- The Bank’s charter is only valid for 14 more years.
- The directors and stockholders of Bank of North America are responsible for deciding whether to increase the capital of the bank. They’re likely to refuse because it would dilute the value of their shares. [NOTE: In this section, we see why Hamilton doesn’t want the bank to be entirely under private control.]
[T]he interest and accommodation of the public (as well individually as collectively) are made more subordinate to the interest, real or imagined, of the Stockholders, than they ought to be. It is true, that unless the latter be consulted, there can be no bank (in the sense at least in which institutions of this kind, worthy of confidence, can be established in this Country) but it does not follow, that this is alone to be consulted, or that it even ought to be paramount. Public utility is more truly the object of public Banks, than private profit. And it is the business of Government, to constitute them on such principles, that while the latter will result, in a sufficient degree, to afford competent motives to engage in them, the former be not made subservient to it. To effect this, a principal object of attention ought to be to give free scope to the creation of an ample capital; and with this view, fixing the bounds, which are deemed safe and convenient, to leave no discretion either to stop short of them or to overpass them.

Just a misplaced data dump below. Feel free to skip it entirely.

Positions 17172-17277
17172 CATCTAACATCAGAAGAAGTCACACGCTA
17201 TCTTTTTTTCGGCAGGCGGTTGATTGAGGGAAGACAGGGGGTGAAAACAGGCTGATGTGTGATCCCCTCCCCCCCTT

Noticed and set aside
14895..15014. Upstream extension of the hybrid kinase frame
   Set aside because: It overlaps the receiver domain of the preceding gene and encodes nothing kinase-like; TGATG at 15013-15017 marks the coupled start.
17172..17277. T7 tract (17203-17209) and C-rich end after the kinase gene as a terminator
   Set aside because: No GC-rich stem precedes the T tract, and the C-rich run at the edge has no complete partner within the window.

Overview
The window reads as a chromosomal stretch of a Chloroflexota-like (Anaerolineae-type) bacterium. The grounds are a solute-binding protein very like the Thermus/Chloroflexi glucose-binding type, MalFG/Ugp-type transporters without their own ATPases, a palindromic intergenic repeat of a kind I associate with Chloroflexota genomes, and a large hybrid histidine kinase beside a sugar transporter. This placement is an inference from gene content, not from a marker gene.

The directors of the Bank of North America are not subject to rotation, which means they may plot to back a particular party or set of men. “The continual administration of an institution of this kind, by the same persons, will never fail, with, or without, cause, from their conduct, to excite distrust and discontent.”
C. Foreign investors
The BNA charter provides no protection against foreigners becoming directors of the Bank, or investing large sums in the Bank and influencing it by their votes as stockholders. “It is to be considered, that such a Bank is not a mere matter of private property, but a political machine of the greatest importance to the State.” [See II.A.3 above.]
IV. Proposed rules for a national bank
A. What a national bank should not have [Begins: “The order of the subject leads next to an inquiry”]
- The bank should not have many branches, at least at first. Getting sound directors for one branch will be difficult enough.
- The bank should not immediately loan money to buy land, because that would tie up money rather than letting it circulate.
- The bank should not be wholly owned by the government; it must have private directors, so the government can’t abuse it. The federal government can own shares, but not a majority. It should not participate in the direction of the bank. It should, however, have the right to inspect the bank’s books, since bank-issued notes will circulate as money and play a major role in the economy. [NOTE: And this is why Hamilton doesn’t want the bank to be run by the government, either: see III.A.3 and III.C above. He’s trying to set up checks and balances.]